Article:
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Google Street View trike puts Central Park visitors on the map with its cluster of cameras


Smile if you’re in Central Park this week — you might be on Google’s candid cameras.

Even with the controversy surrounding the search engine’s Street View feature, the company pushed forward with its plan to photograph every nook and cranny of the 843-acre park that its souped-up pedicab camera can reach.

Tourists and residents alike gawked at the Street View Trike as it spun around Bethesda Fountain and cruised along the Mall beside Sheep Meadow.

The cluster of lenses set atop a 7-foot-9-inch pole will take panoramic shots of the park’s landmarks and footpaths so that when a user clicks on Strawberry Fields or the Reservoir in Google Maps, they’ll get a ground-level, 360-degree view of the land as if they were actually there.

But that virtual tour includes anyone caught in the background, like sunbathers in skimpy bikinis, or couples engaging in PDA in the park’s supposedly private corners.

“We blur every face, we blur every license plate. We really want to respect people’s privacy,” assured Jesse Friedman, Google’s product marketing manager.

“If somebody sees something on Street View that they don’t like, or it’s showing them in a way that they don’t want to have themselves shown, they can click on the little ‘report a problem’ link on the bottom of any image, and we will take action on it.”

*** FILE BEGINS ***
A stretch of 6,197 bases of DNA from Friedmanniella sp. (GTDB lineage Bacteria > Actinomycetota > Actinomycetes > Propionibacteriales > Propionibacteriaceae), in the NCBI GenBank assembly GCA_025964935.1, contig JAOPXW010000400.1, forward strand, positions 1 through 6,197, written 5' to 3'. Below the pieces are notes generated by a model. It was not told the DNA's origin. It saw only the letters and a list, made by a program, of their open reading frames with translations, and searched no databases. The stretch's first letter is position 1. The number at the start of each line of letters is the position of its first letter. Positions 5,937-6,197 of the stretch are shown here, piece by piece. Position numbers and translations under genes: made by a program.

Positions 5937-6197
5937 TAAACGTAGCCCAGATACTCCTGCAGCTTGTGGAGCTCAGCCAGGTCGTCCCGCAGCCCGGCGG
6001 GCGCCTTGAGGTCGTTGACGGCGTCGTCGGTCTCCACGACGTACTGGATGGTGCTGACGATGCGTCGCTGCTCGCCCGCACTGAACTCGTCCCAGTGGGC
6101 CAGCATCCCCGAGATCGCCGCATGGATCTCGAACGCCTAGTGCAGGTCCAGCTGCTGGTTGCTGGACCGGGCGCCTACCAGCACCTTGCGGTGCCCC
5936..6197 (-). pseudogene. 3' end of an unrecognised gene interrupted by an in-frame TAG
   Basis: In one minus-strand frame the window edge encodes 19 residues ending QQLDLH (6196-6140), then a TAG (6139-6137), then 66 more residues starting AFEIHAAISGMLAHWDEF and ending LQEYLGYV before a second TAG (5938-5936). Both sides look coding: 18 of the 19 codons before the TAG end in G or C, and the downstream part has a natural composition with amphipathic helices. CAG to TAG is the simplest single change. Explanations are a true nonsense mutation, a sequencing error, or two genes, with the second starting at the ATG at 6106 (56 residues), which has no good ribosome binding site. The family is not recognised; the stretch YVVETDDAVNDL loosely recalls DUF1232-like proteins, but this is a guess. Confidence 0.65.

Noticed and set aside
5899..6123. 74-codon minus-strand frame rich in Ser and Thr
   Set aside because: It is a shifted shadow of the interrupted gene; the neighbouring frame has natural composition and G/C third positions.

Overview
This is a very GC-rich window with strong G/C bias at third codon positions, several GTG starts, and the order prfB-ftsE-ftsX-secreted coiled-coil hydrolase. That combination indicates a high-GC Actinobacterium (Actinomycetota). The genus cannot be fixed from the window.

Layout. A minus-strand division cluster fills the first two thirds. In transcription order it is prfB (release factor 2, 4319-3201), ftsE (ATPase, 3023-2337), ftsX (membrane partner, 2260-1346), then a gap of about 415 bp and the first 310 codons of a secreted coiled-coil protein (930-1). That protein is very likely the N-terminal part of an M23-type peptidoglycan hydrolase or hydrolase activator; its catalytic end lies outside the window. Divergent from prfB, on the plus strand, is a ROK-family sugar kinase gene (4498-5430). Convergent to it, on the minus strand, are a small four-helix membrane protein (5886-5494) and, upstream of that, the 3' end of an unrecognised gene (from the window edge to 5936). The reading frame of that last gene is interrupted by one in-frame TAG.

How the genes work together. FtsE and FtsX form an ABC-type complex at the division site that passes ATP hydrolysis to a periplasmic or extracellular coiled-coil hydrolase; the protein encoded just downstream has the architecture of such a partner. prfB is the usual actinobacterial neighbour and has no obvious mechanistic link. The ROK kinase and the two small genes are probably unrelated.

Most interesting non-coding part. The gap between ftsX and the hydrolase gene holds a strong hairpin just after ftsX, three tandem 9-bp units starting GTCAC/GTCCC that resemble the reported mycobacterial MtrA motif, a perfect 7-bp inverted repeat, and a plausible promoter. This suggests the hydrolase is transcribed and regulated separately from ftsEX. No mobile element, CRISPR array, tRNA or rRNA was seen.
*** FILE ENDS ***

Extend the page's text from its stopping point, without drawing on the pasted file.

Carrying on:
Google launched the Street View mapping service in 2007, but soon came under fire after the images began catching some people in compromising positions — like walking out of an adult bookstore. They began blurring faces in 2008.

The Central Park Conservancy gave Google the green light to chart the park’s more than 60 miles of winding paths because there is no expectation of privacy in a public space that sees 38 million visitors a year.

“Technically speaking, it’s not illegal to take a picture of someone in a park,” said Adrian Benepe, the city parks commissioner, who argued for the collective benefits of Google’s imaging service.

“This is a great thing because it allows people from all over the world to do a virtual tour of Central Park — and even long-time New Yorkers can get lost here,” he said. “Central Park is notoriously difficult to get around.”

Parkgoers were split on whether the project provides a public service or zooms in too closely on their personal lives.

“They don’t need your permission? How is that legal?” asked Peter Williams, visiting with his family from Toronto.

“It’s an invasion of privacy. They should ask you before they put your picture online, not after the fact. It’s general courtesy.”

“I don’t want to be photographed,” agreed Pauline Bailey, visiting from England. “You shouldn’t be able to photograph people without them knowing it.”

Others embraced the opportunity. “My generation already puts everything on the Internet,” said Daniel Cudney, 17, visiting from Columbus, Ohio. “We’re putting crap on Facebook, Twitter, Instagram ... so it’s not like having your picture on Google changes anything.”

“I think it sounds kind of cool,” said his sister, Ebonne Jones, 31, from Harlem. “Maybe I don’t want them to blur me. I could be the face of Central Park!”



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